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European ASP.NET 4 Hosting :: How to Redirect From domain.com to www.domain.com in ASP.NET

clock February 21, 2012 07:35 by author Scott

If you want to redirect from domain.com to www.domain.com in asp.net application, then you can do it through IIS settings, but you can do it through code file also. You can write the code in the global.asax file in the Application_BeginRequest method.

void Application_BeginRequest(object sender, EventArgs e)
    {
        string FromHomeURL = "http://yourdomain.com";
        string ToHomeURL = "http://www.yourdomain.com";


       if (HttpContext.Current.Request.Url.ToString().ToLower().Contains(FromHomeURL))
        {
            HttpContext.Current.Response.Status = "301 Moved Permanently";
            HttpContext.Current.Response.AddHeader("Location",
            Request.Url.ToString().ToLower().Replace(FromHomeURL, ToHomeURL));
        }
}



European ASP.NET 4 Hosting - Amsterdam :: Call ASP.NET Page Methods using your own AJAX

clock February 17, 2012 07:18 by author Scott

Microsoft has introduced JQuery as a primary javascript development tool for client end application. Even though there is a number of flexibility in ASP.NET AJAX applications, many developers do seek place to actually call a page using normal AJAX based application. In this post I will cover how you can invoke an ASP.NET page method directly from your own AJAX library.

What are page methods?

A Page method is a method that is written directly in a page. It is generally called when the actual page is posted back and some event is raised from the client. The pageMethod is called directly from ASP.NET engine.


What is a WebMethod?

A WebMethod is a special method attribute that exposes a method directly as XML service. To implement PageMethod we first need to annotate our method as WebMethod.

Steps to Create the application :

1. Start a new ASP.NET Project.
2. Add
JQuery to your page. I have added a special JQuery plugin myself which stringify a JSON object. The post looks like below :


(function ($) {
$.extend({
toJson: function (obj) {
var t = typeof (obj);
if (t != "object" || obj === null) {
// simple data type
if (t == "string") obj = '"' + obj + '"';
return String(obj);
}
else {
// recurse array or object
var n, v, json = [], arr = (obj && obj.constructor == Array);
for (n in obj) {
v = obj[n]; t = typeof (v);
if (t == "string") v = '"' + v + '"';
else if (t == "object" && v !== null) v = JSON.stringify(v);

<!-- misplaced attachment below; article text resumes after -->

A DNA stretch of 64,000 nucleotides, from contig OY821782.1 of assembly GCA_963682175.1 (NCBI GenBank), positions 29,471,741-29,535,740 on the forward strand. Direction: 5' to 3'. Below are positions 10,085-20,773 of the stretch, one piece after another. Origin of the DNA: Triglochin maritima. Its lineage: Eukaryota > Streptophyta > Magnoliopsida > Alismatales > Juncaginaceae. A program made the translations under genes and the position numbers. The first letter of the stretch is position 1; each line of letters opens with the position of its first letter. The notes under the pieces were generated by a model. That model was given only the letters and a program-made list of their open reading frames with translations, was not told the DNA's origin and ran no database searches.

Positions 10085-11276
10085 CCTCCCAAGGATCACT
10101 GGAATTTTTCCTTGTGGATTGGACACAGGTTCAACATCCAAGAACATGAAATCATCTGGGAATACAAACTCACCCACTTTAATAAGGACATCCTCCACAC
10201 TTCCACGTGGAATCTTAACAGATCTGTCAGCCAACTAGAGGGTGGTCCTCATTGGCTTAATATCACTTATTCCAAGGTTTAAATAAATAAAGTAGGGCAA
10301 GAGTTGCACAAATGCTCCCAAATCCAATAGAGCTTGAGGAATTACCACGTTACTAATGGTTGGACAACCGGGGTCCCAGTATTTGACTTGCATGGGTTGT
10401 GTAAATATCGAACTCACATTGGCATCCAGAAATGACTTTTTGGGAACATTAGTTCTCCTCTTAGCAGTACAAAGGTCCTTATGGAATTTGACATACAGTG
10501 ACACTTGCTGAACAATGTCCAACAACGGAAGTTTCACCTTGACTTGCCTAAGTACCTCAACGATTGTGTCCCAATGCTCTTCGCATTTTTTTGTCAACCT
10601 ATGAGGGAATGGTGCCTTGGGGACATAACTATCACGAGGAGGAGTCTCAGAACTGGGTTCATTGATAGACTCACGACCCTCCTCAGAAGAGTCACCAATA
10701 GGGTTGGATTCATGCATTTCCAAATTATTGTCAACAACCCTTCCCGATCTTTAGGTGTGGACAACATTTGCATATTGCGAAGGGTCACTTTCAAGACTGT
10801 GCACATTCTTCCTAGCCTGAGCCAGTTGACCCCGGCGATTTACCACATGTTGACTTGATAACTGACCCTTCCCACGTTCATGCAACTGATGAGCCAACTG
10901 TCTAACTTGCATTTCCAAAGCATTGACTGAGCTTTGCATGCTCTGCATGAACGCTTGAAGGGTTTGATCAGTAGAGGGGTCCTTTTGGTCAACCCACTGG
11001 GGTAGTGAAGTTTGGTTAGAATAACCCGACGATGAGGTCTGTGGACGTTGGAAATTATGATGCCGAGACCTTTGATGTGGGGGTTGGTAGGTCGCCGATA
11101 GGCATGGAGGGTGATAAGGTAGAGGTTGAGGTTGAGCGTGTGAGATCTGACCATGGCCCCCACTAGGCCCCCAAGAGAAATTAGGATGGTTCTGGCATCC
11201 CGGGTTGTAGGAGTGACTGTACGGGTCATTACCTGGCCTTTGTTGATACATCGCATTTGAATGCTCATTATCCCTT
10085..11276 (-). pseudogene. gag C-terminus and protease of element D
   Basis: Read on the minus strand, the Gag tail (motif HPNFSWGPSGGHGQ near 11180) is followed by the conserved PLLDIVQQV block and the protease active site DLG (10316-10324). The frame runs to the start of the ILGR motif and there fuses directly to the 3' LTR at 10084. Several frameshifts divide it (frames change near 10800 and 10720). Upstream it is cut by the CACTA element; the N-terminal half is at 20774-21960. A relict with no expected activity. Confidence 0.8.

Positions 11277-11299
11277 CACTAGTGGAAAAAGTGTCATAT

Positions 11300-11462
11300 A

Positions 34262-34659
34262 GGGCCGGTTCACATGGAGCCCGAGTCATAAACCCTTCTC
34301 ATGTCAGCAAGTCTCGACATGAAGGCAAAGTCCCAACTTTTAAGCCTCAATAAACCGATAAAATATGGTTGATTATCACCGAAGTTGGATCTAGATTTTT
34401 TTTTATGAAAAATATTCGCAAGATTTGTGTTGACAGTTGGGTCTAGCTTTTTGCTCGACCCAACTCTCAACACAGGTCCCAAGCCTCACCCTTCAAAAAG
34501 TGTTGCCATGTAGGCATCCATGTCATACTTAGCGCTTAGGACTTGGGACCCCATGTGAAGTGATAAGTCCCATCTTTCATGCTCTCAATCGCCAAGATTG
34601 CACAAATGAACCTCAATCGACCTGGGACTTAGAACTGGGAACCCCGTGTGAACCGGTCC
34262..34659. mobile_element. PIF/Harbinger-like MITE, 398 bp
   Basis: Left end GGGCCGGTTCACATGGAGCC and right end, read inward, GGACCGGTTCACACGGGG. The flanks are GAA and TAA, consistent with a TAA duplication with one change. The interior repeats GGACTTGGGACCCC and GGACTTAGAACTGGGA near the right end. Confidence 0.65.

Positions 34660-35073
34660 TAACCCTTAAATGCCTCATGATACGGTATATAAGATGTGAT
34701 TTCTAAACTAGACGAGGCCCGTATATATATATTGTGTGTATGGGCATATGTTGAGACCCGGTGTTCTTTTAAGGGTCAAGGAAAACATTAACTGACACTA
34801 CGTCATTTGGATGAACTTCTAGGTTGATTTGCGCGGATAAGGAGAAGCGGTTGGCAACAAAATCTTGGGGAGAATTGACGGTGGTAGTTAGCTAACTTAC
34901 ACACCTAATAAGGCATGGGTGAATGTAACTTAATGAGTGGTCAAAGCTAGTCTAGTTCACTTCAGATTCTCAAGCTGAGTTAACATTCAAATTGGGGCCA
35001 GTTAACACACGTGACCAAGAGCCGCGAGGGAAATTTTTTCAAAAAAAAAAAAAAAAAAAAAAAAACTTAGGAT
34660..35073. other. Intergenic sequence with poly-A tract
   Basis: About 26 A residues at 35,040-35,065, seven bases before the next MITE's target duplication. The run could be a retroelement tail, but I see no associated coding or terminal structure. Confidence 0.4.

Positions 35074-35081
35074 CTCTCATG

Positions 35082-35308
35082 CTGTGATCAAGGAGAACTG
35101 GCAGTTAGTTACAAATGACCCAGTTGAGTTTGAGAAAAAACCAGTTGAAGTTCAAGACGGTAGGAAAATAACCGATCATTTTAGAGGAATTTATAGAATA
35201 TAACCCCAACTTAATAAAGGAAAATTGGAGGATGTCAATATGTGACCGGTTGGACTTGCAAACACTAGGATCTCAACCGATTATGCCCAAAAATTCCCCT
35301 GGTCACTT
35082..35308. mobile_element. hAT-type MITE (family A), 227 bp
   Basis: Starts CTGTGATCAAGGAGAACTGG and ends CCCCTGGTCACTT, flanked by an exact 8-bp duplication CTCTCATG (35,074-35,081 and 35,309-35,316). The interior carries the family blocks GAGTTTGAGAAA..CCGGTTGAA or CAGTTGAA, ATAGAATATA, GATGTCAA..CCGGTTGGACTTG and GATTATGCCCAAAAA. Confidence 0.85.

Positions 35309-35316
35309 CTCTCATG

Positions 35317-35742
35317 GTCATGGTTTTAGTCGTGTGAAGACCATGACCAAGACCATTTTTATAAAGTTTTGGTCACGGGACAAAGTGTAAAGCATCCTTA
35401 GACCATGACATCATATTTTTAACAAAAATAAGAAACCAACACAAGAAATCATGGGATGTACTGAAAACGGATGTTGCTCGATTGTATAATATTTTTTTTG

json.push((arr ? "" : '"' + n + '":') + String(v));
}
return (arr ? "[" : "{") + String(json) + (arr ? "]" : "}");
}
}
});
// extend plugin scope
$.fn.extend({
toJson: $.toJson.construct
});
})(jQuery);

The code actually extends JQuery to add a method called toJSON to its prototype.


3. Add the server side method to the Default.aspx page. For simplicity we actually return the message that is received from the client side with some formatting.

[WebMethod]
public static string DisplayTime(string message)
{
// Do something

return string.Format("Hello ! Your message : {0} at {1}", message,
DateTime.Now.ToShortTimeString());
}

Remember : You should make this method static, and probably should return only serializable object.

4. Add the following Html which actually puts one TextBox which takes a message and a Button to call server.

<asp:Content ID="BodyContent" runat="server" ContentPlaceHolderID="MainContent">
<h2>
Welcome to ASP.NET!
</h2>
<p>
Write Your message Here : <input type="text" id="txtMessage" />
</p>
<p>
<input type="button" onclick="javascript:callServer()" value="Call Server" />
</p>
</asp:Content>

Once you add this html to your default.aspx page, add some javascript to the page. We add the JQuery and our JSONStringify code to it.

<script src="Scripts/jquery-1.4.1.min.js" type="text/javascript"></script>
<script src="Scripts/JSONStringify.js" type="text/javascript"></script>

<script type="text/javascript">
function callServer() {
var objdata = {
"message" : $("#txtMessage").val()
};
$.ajax({
type: "POST",
url: "Default.aspx/DisplayTime",
data: $.toJson(objdata),
contentType: "application/json; charset=utf-8",
dataType: "json",
success: function (msg) {
alert(msg.d);
},
error: function (xhr, ajaxOptions) {
alert(xhr.status);
}
});
}
</script>

The above code actually invokes a normal AJAX call to the page. You can use your own library of AJAX rather than JQuery to do the same. On success, it returns the serializable object to msg.d.



European ASP.NET 4 Hosting - Amsterdam :: Application pool identity of IIS 7.x as a SQL Server login to use

clock February 15, 2012 07:46 by author Scott

If we develop an ASP.NET (MVC) Web site using the ASP.NET Development Server and SQL Server database in use does, at first everything easily.

If, however, for the development of a "real" IIS 7.x, eg Windows 7, we obtain the database access, the following exception:



The solution is pretty simple - you have the Application Pool Identity "IIS AppPool \ mvcapp" assign to the users in the database.

Unfortunately, this does not do this with the SQL Server Management Studio.

Although you can insert the name of the Application Pool Identity



and be validated by "Check Names"



After clicking "OK", but you get the error message that the user was not found:



A solution to generate the login via script:

CREATE LOGIN [IIS AppPool \ MyPool] FROM WINDOWS WITH  DEFAULT_DATABASE = [master] USE [mydatabase] CREATE USER [IIS AppPool \ MyPool] FOR LOGIN [IIS AppPool \ MyPool]  

Then you can assign the SQL Server Management Studio, the permissions so that the website works with the Application Pool Identity.



European Ajax Hosting - Amsterdam :: 3 Mistakes to Avoid when Using jQuery with ASP.NET AJAX

clock February 7, 2012 08:16 by author Scott

In this post, I’m going to detail three of the problems that were discovered as a result of those previous two posts:

-          An extra requirement when making a read-only request to IIS6+.

-          An oddity in Internet Explorer 7′s XmlHttpRequest class.